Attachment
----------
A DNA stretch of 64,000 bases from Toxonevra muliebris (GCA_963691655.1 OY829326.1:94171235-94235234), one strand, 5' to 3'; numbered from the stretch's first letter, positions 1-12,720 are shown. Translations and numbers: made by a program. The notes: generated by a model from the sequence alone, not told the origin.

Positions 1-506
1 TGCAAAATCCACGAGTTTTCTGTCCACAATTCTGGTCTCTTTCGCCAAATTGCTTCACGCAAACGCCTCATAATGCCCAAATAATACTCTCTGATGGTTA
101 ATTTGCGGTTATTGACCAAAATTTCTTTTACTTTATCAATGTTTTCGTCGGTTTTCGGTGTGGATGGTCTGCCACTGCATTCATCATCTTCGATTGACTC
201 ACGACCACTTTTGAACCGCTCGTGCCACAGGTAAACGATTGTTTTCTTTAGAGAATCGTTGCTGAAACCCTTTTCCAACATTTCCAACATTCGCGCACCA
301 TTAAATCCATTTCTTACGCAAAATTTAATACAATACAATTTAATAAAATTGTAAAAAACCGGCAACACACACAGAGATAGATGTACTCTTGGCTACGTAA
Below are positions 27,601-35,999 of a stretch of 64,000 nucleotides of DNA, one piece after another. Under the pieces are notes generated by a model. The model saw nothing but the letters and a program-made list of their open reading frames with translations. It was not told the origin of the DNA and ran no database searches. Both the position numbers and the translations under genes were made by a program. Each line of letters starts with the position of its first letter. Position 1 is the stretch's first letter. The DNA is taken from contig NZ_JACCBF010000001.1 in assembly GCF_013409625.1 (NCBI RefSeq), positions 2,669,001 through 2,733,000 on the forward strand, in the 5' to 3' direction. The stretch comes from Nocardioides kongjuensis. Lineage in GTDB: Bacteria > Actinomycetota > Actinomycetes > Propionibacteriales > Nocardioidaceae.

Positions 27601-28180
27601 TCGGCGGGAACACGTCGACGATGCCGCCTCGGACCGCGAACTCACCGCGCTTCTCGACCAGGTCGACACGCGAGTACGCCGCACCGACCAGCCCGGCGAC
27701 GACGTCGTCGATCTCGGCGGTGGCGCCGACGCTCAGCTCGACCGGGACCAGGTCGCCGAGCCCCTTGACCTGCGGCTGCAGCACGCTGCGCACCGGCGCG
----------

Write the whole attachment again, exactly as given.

A DNA stretch of 64,000 bases from Toxonevra muliebris (GCA_963691655.1 OY829326.1:94171235-94235234), one strand, 5' to 3'; numbered from the stretch's first letter, positions 1-12,720 are shown. Translations and numbers: made by a program. The notes: generated by a model from the sequence alone, not told the origin.

Positions 1-506
1 TGCAAAATCCACGAGTTTTCTGTCCACAATTCTGGTCTCTTTCGCCAAATTGCTTCACGCAAACGCCTCATAATGCCCAAATAATACTCTCTGATGGTTA
101 ATTTGCGGTTATTGACCAAAATTTCTTTTACTTTATCAATGTTTTCGTCGGTTTTCGGTGTGGATGGTCTGCCACTGCATTCATCATCTTCGATTGACTC
201 ACGACCACTTTTGAACCGCTCGTGCCACAGGTAAACGATTGTTTTCTTTAGAGAATCGTTGCTGAAACCCTTTTCCAACATTTCCAACATTCGCGCACCA
301 TTAAATCCATTTCTTACGCAAAATTTAATACAATACAATTTAATAAAATTGTAAAAAACCGGCAACACACACAGAGATAGATGTACTCTTGGCTACGTAA
Below are positions 27,601-35,999 of a stretch of 64,000 nucleotides of DNA, one piece after another. Under the pieces are notes generated by a model. The model saw nothing but the letters and a program-made list of their open reading frames with translations. It was not told the origin of the DNA and ran no database searches. Both the position numbers and the translations under genes were made by a program. Each line of letters starts with the position of its first letter. Position 1 is the stretch's first letter. The DNA is taken from contig NZ_JACCBF010000001.1 in assembly GCF_013409625.1 (NCBI RefSeq), positions 2,669,001 through 2,733,000 on the forward strand, in the 5' to 3' direction. The stretch comes from Nocardioides kongjuensis. Lineage in GTDB: Bacteria > Actinomycetota > Actinomycetes > Propionibacteriales > Nocardioidaceae.

Positions 27601-28180
27601 TCGGCGGGAACACGTCGACGATGCCGCCTCGGACCGCGAACTCACCGCGCTTCTCGACCAGGTCGACACGCGAGTACGCCGCACCGACCAGCCCGGCGAC
27701 GACGTCGTCGATCTCGGCGGTGGCGCCGACGCTCAGCTCGACCGGGACCAGGTCGCCGAGCCCCTTGACCTGCGGCTGCAGCACGCTGCGCACCGGCGCG